The Game: Mario Tennis Open
Describe This Game in Three Words: Like Playing Simon
Plot Synopsis: The Mario crew gets together for a game of tennis. There's not really much to add, so I'll just repeat that sentence to pad the paragraph. The Mario crew gets together for a game of tennis.
Up Up: Walk back through video game history and you'll find that something like 70 percent of it is really tennis. Pong is nothing but tennis, fighting games are tennis games where you hit each other with the rackets, every Zelda adventure has a part where you play tennis with Ganon, and the best part of BioShock was using telekinesis to catch and throw grenades. Mario Tennis Open has a lot of competition.
It's hard to imagine any version of tennis better than the basic sports pack that came with the Wii, and this one isn't. However, Mario Tennis does offer a pretty damned good time. It's the instantly engaging kind of game the 3DS specializes in, and you'll be comfortable playing it within seconds. I chose Princess Daisy because A) I'm a big Super Mario Land fan, and B) I wanted to see if Nintendo had finally added something more than "Hi! I'm Daisy" to her character. They did, so kudos there. Diddy Kong is also a good choice.
The 3D capabilities of the 3DS get better and better, and I'm slowly acclimating to it to the point where I prefer it until my eyes tire. You can use the d-pads if you want, but the game is much more fun on point and click. Once you get the hang of it you'll be trouncing opponents easily, but they do get quite a bit better very quickly.
Props go out to the online multi-player in Mario Tennis. It's one of the very few games that drew me out of my single-player shell.
Down, Down: Being stuck in the '90s as I am, it took a minute of grumbling to give up trying to move Daisy myself and using the buttons to hit the ball. If you're an anti-stylus player, you're going to have to practice very hard to be good at Mario Tennis.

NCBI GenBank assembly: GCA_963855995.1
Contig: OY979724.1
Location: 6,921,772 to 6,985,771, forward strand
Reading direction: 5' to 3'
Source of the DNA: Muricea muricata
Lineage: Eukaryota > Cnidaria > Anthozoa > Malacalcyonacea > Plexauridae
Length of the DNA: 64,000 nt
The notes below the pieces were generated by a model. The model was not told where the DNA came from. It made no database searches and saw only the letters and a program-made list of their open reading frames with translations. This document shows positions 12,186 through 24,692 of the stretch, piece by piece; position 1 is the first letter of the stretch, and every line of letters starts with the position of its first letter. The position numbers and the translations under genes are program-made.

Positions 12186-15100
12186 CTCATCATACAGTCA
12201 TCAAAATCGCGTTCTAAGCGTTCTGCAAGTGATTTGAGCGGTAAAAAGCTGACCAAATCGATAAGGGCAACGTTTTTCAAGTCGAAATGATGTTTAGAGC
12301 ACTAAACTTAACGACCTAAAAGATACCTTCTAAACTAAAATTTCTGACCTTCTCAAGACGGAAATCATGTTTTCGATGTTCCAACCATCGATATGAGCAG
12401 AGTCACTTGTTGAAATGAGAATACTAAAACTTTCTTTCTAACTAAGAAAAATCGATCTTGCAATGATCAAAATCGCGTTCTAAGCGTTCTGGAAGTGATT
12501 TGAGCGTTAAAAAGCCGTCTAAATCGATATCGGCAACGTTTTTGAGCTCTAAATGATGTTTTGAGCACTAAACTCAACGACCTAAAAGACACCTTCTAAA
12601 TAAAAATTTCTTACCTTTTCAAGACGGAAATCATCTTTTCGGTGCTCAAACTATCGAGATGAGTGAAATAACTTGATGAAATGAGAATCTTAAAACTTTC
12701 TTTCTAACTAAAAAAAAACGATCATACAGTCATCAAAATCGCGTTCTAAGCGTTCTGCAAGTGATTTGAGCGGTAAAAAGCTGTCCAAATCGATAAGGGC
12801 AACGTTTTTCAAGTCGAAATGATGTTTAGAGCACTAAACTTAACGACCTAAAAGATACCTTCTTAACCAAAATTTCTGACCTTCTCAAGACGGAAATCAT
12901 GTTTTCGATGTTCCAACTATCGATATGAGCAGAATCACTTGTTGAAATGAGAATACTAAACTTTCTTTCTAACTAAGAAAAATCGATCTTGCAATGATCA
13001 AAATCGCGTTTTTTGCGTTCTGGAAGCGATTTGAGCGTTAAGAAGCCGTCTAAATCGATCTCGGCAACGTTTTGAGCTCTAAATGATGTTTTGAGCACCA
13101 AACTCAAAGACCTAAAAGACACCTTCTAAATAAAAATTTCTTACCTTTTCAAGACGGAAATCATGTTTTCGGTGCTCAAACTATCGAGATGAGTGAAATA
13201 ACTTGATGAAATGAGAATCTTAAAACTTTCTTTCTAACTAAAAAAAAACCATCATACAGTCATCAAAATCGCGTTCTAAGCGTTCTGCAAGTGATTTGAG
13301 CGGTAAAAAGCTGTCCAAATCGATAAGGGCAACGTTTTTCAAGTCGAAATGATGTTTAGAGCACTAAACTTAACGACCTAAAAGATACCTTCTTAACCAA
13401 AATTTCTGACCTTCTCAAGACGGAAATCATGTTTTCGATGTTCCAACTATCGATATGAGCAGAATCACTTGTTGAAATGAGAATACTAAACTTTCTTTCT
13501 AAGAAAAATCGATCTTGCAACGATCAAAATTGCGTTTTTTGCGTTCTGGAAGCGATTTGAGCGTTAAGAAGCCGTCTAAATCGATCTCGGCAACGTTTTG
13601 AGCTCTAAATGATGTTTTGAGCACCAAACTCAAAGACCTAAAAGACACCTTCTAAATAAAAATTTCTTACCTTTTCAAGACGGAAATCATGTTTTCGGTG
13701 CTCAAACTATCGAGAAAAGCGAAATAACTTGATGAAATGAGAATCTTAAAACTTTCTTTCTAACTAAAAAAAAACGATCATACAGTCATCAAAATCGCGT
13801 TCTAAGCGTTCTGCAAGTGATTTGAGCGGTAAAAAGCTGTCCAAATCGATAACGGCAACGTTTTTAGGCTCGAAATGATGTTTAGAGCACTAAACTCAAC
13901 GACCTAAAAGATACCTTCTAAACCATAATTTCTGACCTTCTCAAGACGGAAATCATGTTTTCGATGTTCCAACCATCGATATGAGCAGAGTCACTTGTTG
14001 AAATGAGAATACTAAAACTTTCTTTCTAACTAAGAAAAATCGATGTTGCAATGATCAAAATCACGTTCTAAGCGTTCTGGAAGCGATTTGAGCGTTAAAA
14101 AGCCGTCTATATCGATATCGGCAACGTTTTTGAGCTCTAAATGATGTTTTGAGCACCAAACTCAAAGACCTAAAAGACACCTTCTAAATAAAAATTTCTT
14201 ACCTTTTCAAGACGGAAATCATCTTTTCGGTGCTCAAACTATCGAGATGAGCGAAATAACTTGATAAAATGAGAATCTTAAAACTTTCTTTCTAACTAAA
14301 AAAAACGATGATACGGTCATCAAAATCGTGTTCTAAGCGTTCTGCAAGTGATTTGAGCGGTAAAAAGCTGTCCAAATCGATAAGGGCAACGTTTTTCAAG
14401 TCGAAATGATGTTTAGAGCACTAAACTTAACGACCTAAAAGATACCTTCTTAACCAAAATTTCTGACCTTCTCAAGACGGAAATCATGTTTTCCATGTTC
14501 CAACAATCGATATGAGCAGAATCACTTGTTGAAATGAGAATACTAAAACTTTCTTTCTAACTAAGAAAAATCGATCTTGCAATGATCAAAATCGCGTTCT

Playing the game at the highest level involves keeping a close eye on both screens because the lower one will highlight whether a lob or a slice is the best response. You can't get too comfortable with this, though, as strikes don't highlight every time, meaning that you need to be sure you remember to hit the ball even if no hint is given.
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Finally, aiming the general direction of your shot based on which way you face the actual system can be very awkward. Once you get used to it, it's very helpful, but you're going to have to rewire your brain a bit to do so.
Left, Right, Left, Right: You get different setups on lower screen for potential strikes, and using the one with the most options is a lot like playing the old Simon games where you had to memorize color patterns. You get special effects for answering lobs with drop shots, top spins with slices, etc., and the system guides you through that. An ever-changing set of reflex puzzles is actually one of the most fun aspects of the game.
B, A: Have you ever played tennis? There is a lot more strategy to it than you think. Somewhere around the second tournament, I got really good at forcing opponents back with lobs until a good drop shot was impossible for them to hit. Slowly the AI responded by doing the same to me. It's been a long time since I had a computer that felt like a cunning human opponent.
Start?: Mario Tennis Open isn't going to blow you away, and you really shouldn't expect it to since it's just a freakin' tennis game. Honestly, a sports pack including a few other games would make it feel more worth the money, but if you have a friend to play online with, you might be doing it for hours at a time. It's a solid entry into your game library, and the perfect gift for anyone who is big into competitive online play on the 3DS. Even on single-player, though, it's a good time.